Hearing Protection

How the Right Type of Ear Plug Can Save Your Hearing

4 Mins read
Ear Plug
Proper Ear plug Placement

Annually, about 30 million individuals in America are exposed to hazardous noise at their place of work. Without the presence of ear plugs, such exposure can wreak serious damage on workers’ hearing. For more than a quarter of a decade, occupational hearing loss has been listed as one of the nation’s most prevalent occupational health concerns. The Bureau of Labor Statistics (BLS) reports that since 2004, approximately 125,000 workers have suffered significant, permanent hearing loss as a result of occupational exposure to high noise levels. Short-term exposure to loud noise can produce temporary loss or disabling of hearing, or it may produce tinnitus (a ringing in the ears). Exposure to high levels of noise can also cause permanent, irreversible hearing loss, remediable by neither hearing aids nor surgery. The risk of permanent damage is greater with repeated or regular exposure, as at a noisy workplace.

Risk of wearing wrong ear plugs

Wearing the right type of ear plugs can help to preserve your hearing ability in both the short and the long term. If the noise or sound level at your workplace exceeds 85 decibels (A-weighted), you are at risk of hearing damage without earplugs. If you have to shout to be heard by a coworker standing at arm’s length, or if you experience a ringing or humming in your ears after leaving work, it is a sure sign that the noise level is high enough at your place of work to make ear plugs a wise choice.

To ensure comfort and hearing protection, select the right type of ear plug for you and your particular working environment. Ear plugs — as distinguished from other hearing protection devices (HPDs), such as industrial protective ear muffs — are inserted directly into the ear canal. Plugs are generally inexpensive and simple to use. Also, ear plugs are often more comfortable to wear than muffs or noise canceling electronic headsets, particularly in hot or damp work areas.

Pre molded ear plugs are preformed and rigid, typically made from plastic. This type is often mass-produced to fit any ear, though such plugs will generally fit some ears more effectively than others. Customized plugs molded from plastic to form your own ear canal can provide improved comfort and hearing protection. Premolded ear plugs are often reusable.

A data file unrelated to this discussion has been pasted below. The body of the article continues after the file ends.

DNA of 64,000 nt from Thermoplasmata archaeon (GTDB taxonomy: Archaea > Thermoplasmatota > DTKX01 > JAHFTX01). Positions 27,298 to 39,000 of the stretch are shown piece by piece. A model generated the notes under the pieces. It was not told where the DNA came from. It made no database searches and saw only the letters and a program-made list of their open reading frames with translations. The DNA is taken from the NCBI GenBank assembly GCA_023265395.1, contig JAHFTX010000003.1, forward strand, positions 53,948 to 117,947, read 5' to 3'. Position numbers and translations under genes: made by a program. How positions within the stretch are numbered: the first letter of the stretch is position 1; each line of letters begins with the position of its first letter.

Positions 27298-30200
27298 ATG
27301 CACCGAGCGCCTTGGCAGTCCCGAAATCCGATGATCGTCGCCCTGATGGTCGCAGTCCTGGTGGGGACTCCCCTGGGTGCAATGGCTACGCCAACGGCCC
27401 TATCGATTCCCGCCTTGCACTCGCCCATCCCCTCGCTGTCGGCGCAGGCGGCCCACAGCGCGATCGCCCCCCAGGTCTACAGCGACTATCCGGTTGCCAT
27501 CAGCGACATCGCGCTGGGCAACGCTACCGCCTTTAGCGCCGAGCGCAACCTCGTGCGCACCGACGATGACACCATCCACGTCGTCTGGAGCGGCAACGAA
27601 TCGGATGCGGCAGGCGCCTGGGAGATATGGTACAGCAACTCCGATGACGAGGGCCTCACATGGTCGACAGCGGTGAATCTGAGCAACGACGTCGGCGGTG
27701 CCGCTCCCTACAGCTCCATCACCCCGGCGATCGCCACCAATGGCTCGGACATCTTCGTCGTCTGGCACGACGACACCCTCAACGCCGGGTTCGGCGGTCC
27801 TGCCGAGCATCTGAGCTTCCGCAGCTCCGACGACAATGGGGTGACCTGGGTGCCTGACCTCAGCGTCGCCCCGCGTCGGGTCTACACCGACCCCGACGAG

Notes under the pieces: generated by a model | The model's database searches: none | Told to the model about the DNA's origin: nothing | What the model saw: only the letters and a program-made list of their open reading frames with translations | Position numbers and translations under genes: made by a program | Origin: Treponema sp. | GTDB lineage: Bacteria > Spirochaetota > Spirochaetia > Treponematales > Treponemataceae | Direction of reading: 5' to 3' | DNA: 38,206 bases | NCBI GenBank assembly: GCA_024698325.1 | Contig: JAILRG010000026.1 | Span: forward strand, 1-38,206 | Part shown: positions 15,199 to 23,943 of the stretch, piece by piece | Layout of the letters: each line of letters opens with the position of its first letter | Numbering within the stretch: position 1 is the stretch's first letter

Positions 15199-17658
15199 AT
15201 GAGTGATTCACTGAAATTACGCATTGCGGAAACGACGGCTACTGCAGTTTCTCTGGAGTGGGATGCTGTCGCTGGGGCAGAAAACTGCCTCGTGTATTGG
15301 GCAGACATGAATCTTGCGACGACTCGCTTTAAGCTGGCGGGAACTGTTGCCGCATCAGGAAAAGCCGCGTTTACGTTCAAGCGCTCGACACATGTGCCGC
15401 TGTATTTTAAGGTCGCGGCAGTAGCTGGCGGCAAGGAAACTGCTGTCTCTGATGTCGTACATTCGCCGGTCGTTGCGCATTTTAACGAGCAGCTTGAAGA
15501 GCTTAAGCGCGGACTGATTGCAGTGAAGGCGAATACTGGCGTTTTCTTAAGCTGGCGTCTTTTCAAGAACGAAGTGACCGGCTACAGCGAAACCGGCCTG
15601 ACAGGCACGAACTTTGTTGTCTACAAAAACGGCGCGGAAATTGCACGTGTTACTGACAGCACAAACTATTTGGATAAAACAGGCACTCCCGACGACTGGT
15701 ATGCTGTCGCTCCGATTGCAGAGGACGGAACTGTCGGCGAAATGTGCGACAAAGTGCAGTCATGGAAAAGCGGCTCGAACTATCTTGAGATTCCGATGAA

Moldable ear plugs, typically made of foam, adjust their shape to cleave to the walls of the ear canal of whoever is wearing them. They are also softer than pre-molded ear plugs, and so may be more comfortable to wear. Moldable ear plugs are available in multiple sizes to fit different ear canals, and they can provide the highest level of hearing protection. This particular type is disposable.

Hearing bands feature ear plugs are held over the ends of the canal by a rigid headband. They do not penetrate as deeply, and so do not provide the same level of protection as other kinds of ear plugs. They are similar to other types of protection, like corded ear plugs, in that they keep both ends of the device together at all times, lowering the potential for loss. This type of ear plug is easier to remove, and so it may be a preferable choice where noise will be only intermittent.

Earplugs for effective hearing conversation program

Earplugs and other HPDs can be a crucial part of a workplace’s effective hearing conservation program, but they should not constitute the worker’s only defense against noise. Several engineering and administrative controls can and should be put into place to reduce the amount of hazardous noise at the workplace. It is the employer’s duty to ensure that the workplace noise level does not exceed the legal limit, determined by OSHA, of 90 dBA over an 8-hour day. Where noise levels approach the limit, employers should take measures to minimize the hearing loss risks faced by workers. For instance, where applicable, employers can reduce sound by maintaining and lubricating noisy equipment, enclosing or isolating the source, and limiting the amount of time workers spend near the originator.

Where ear plugs are called for, the best type for you may vary depending on the individual. OSHA requires employers to offer a “variety of suitable hearing protectors” to noise-exposed workers. Studies have shown that workers who choose their own versions often have improved hearing protection. If one type of plug doesn’t work for you, try another — it could save your hearing!

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